As drug toxicity deaths in Western Canada continue to breaking records, doctors and treatment experts explain how thinking has evolved on treatment and what the construction sector can do to help save lives.

Sandra Allison, a physician and medical health officer for Island Health, explained a monumental shift needs to take place on how society views substance use.

Men, ashamed of their substance use, are driven to use alone and the legal status of drugs means they are using untested, unsafe substances that can kill.

This is the common scenario for a drug death.

She explained this means adopting a harm-reduction approach rather than a prohibitive one.

Seatbelts to minimize injuries during an accident and condoms to prevent the spread of sexually transmitted diseases are both examples of widely accepted harm reduction strategies.

“We should try to support access to any life-saving treatment in the same way as insulin for a diabetic,” said Allison. “In situations where people are dying from a toxic drug supply, it is literally a no-brainer. Safe supply saves lives and that’s why we should do it.”

Allison believes substance use has been unfairly stigmatized while treatment for other harmful behaviours like overeating, smoking, gambling and drinking alcohol are far more accepted.

“I just wish society would get a broader message of addictions and where they come from,” said Allison. “We know a lot of issues arise from childhood and lots of things pile on to people in life. We have to figure out how to support youth.”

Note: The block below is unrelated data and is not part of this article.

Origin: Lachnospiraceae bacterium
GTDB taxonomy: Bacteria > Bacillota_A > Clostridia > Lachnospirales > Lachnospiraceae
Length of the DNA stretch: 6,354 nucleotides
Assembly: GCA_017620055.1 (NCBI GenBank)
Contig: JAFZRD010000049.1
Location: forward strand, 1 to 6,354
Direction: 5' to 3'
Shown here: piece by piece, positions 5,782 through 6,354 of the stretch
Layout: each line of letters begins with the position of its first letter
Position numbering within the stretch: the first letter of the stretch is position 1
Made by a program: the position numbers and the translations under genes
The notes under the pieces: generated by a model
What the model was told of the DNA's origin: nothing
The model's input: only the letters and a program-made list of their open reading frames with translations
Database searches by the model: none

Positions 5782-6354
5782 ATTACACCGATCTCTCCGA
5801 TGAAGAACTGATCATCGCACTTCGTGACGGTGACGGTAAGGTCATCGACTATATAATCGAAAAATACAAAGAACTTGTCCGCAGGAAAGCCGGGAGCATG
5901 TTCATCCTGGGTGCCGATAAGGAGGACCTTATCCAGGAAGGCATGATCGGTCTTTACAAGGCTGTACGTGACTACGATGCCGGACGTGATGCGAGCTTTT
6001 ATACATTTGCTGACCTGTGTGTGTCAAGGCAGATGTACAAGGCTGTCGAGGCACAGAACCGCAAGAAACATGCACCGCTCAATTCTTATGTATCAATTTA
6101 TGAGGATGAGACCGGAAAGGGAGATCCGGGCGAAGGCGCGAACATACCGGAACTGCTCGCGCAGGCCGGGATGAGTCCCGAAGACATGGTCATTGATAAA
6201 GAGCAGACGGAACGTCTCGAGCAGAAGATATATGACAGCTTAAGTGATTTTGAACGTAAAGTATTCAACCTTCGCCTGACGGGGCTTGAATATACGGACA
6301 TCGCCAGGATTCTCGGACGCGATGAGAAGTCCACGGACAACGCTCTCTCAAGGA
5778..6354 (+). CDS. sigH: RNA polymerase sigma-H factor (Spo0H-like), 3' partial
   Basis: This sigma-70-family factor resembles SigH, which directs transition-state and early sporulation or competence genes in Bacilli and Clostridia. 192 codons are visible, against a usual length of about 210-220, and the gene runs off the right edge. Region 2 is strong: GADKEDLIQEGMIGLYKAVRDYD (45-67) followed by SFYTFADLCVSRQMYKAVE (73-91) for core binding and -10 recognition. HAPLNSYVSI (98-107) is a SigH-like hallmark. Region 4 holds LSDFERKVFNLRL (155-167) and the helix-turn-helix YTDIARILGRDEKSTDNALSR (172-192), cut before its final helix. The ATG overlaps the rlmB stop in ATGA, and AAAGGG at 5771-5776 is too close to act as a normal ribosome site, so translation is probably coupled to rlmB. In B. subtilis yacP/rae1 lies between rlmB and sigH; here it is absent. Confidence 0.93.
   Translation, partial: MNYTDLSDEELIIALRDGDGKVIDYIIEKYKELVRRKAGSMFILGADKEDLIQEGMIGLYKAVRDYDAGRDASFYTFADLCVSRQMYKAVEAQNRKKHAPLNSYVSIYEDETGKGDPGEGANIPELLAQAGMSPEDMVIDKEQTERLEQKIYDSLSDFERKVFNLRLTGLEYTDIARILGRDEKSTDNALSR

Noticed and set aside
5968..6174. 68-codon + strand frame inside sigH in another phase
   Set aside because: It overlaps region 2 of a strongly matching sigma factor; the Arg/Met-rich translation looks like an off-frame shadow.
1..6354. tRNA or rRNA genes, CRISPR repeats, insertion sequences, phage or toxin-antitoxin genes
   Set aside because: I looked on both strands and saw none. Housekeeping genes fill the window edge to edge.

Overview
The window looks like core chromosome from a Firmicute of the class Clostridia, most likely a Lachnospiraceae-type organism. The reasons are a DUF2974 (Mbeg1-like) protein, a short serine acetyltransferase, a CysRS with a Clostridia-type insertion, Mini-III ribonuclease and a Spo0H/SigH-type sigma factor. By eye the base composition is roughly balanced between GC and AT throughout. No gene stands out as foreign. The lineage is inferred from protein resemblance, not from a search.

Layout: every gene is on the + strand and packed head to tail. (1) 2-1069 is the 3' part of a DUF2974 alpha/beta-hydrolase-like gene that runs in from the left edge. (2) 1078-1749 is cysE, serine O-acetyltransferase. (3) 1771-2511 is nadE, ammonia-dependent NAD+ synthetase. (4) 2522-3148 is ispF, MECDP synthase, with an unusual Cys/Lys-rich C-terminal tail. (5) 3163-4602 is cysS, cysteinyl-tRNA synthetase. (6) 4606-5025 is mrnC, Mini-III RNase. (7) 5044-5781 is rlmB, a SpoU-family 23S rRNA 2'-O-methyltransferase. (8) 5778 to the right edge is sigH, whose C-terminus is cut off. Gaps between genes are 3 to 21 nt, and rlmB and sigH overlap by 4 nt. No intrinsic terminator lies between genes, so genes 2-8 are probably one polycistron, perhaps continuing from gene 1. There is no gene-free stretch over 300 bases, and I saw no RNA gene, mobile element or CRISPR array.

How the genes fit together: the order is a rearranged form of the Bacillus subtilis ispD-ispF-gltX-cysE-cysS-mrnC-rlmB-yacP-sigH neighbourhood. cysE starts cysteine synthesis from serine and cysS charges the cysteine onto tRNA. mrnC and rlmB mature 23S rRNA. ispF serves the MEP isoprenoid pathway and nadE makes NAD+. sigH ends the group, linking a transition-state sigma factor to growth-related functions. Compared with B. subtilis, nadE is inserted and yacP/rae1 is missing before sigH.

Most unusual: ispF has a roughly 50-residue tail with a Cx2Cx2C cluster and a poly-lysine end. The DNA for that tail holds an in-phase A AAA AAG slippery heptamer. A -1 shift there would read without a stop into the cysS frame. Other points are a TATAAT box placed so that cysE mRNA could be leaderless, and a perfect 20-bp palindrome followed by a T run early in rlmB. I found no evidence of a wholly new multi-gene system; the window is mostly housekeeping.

An automated machine developed by the MySafe Project provides participants with a safer supply of opioids to prevent overdoses in Vancouver. Addiction treatment and medical experts agree that harm reduction strategies like this are needed to save lives.


She supports developing more policies where safe substances are available and medical professionals can supervise their use. Once that connection is made with the user, officials can work with them to reduce harm, keep them safe and embark on a care pathway.

In the construction sector, Allison urged employers make changes. First, this means creating a safe and non-punitive environment.

“We need to accept that humans work for us and they come with all the problems of being human,” said Allison. “There is no perfect worker. We need to try to understand that they are the bottom line. You are losing capacity, knowledge and skills to something that is preventable. As an employer you should want to do everything you can.”

Second, work needs to be done to break down societal norms of masculinity that prevents many from asking for help.

“In society we are groomed by the media to have a certain perception of how men behave and what they look like,” said Allison. “We need to break down those society concepts by offering more diversity. That would allow more people to express themselves healthfully. Because we are so constrained by these images that are fed to us in society and culture in the trades, it leads to people being mentally unhealthy.”

One of the major recent pushes by Island Health has been a campaign to connect men in the construction sector with lifesaving resources. Last year in the Island Health region, 263 people died from illicit drug toxicity — 225 of them were men and 126 of them were in a private home when they overdosed.

The campaign encourages users to have someone around who can administer naloxone or call for help. It advocates for testing drugs, using a small amount to start, or accessing online resources such as the Lifeguard App or the National Overdose Response Service prevention hotline (1-888-688 NORS [6677]). Island Health also operates supervised consumption or overdose prevention services in many communities in the region.